Anyway, back to the Knights of Bushido .The marines did wonders on the islands but that wasn’t helping to get the Limeys out of the shit, not directly anyway; although it was giving the Melanesians and Micronesians an insight into the dubious benefits of being the focus of “civilised” nations.

      So, by the time the Burke-Wadsworth offered an ignored warning to the fascist to step lightly, the Limeys were still in a desperate situation but a stiff upper lip and even stiffer breeding apparatus had shown Jerry he was due for a caning. The Americans were a long time coming -, although the girls in London didn’t think they were long in coming at all – but welcome nevertheless. But that they got everyone out of the thesis, I mean faeces? Hardly that.

      • Sheesh! I need a dictionary for your terminology. Lemme see…. Cracker, Yanks and Gringos are Americans? Jerrys and Fritz are Germans? Limeys are British? Nips are Russian? Canuckland is…?

        Hey, I do know who John Wayne is, though. 🙂

        • Did you know he was born born Marion Robert Morrison but changed it to Marion Mitchell Morrison. You’d have thought he’d have done something about Marion sometime before his chosen career made him ponder further.

          • I didn’t know John was Marion. Oh, and thanks for helping a damsel in distress. Of course, I do know some British terms, but we won’t get into them here.

      • About what I figured. You Limeys already had the Jerry’s whipped and didn’t need any help did you?. Don’t know why in the hell the $341 billion dollars of Lend-Lease was ever offered to the Brits, or at least why it was accepted by you stiff upper lip types. I know the Jerrys were worried about that caning, maybe with the stiffer breeding apparatus. Could have beaten them on your own. Righto old chap.

        • Sorry there lovegrove. I must apologize, I missed a decimal. That was $34.1 billion given (not lent or leased) to the Brits by us poor misguided colonists. Pip pip and cherrio, there sport.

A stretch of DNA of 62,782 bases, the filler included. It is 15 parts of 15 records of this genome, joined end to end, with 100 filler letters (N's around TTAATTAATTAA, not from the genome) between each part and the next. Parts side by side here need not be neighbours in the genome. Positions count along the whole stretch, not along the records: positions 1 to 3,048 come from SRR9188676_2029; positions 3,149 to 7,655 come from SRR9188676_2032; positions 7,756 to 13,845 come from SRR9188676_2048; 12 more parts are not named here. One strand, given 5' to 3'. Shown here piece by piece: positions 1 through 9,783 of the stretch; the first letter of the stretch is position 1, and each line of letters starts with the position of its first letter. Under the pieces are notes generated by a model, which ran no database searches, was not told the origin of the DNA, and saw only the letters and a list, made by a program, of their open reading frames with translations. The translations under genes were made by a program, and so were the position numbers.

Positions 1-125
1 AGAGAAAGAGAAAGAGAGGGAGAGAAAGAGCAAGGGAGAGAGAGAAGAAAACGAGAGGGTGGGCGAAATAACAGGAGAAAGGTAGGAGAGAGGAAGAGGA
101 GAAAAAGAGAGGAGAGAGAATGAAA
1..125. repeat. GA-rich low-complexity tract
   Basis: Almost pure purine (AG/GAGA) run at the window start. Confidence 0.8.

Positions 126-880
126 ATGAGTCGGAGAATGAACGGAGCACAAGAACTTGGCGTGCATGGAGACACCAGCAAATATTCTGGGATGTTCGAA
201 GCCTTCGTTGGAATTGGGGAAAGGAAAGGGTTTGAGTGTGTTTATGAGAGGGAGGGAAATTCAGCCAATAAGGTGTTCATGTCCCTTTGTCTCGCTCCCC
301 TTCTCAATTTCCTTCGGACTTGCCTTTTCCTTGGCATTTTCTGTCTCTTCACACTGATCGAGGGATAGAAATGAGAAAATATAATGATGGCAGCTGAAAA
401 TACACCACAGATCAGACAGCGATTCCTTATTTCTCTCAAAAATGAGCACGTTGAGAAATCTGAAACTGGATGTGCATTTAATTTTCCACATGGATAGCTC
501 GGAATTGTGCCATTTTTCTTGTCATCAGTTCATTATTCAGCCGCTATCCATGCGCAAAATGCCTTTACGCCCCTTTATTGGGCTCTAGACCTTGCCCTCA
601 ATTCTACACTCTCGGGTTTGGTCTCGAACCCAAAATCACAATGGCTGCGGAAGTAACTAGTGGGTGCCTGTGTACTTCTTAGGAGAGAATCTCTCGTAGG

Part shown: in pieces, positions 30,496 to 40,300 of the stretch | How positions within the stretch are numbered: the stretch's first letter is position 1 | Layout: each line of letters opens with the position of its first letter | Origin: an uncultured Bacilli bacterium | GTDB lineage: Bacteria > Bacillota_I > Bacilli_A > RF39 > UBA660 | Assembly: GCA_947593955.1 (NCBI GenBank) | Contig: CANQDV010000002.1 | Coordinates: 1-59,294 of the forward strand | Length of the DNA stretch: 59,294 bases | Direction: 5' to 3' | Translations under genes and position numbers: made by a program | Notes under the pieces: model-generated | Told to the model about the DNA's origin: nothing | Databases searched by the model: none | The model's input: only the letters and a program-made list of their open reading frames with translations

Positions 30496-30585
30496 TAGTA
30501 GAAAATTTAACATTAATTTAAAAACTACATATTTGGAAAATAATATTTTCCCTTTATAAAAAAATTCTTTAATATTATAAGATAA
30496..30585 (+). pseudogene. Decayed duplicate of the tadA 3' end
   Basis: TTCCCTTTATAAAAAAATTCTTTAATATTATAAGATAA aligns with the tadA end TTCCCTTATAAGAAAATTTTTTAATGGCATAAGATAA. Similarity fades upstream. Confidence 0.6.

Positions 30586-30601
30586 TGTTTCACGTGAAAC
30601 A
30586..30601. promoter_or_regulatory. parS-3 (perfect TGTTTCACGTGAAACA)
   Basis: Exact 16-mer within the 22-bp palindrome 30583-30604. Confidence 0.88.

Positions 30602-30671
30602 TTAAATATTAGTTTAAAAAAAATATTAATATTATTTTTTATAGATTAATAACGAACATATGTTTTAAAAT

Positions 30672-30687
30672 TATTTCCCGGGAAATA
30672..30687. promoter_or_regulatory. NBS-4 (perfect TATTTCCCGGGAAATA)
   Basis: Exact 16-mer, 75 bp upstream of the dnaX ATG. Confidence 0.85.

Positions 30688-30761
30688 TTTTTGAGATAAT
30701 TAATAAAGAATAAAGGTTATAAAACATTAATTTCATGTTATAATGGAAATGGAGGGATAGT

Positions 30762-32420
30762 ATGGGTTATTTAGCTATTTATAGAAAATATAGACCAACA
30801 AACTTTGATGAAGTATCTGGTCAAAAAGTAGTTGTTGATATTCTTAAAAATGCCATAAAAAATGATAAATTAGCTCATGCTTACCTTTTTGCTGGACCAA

• “Pity Mister Modest got the name wrong of what he was boasting about but yet unsurprising. He could not be bothered to check even that basic fact let alone his general history, so sure was he.”

        You got me on that one, old bean. Bugger that senior moment.

  2. Without the Blake-Wadsworth Act, aka the Selective Training and Service Act of 1940, (or as lovegrove called it, a “Gringo” “call-up”), the Limey’s would have been in deep feces in WWII.

  3. It was very interesting indeed, right up to this point;

    “However, the call is deliberately high-jacked to also mean to support the military in the adventures or misadventures it get involved with. A cry to consider people is in effect, a cry to support the authorities.”

    Perhaps this is true on his side of the pond, but supporting the troops is not a cry to support the military or the administration that orders the military into the adventures or misadventures it gets involved in. Many citizens of the U.S. do not (and never did) support the actions in Kuwait, Iraq, Afganistan, or many of the Central America “actions”. I believe the U.S. populace did learn a valuable lesson from Vietnam by the way the troops were not supported. American soldiers shouldered the blame for Vietnam when the blame should have fallen squarley on Johnson/Nixon and military leaders for failed policy. It was a different time then. The love and peace movement (much like the OWS movement) was looking to blame anyone and everyone. It should never happen again.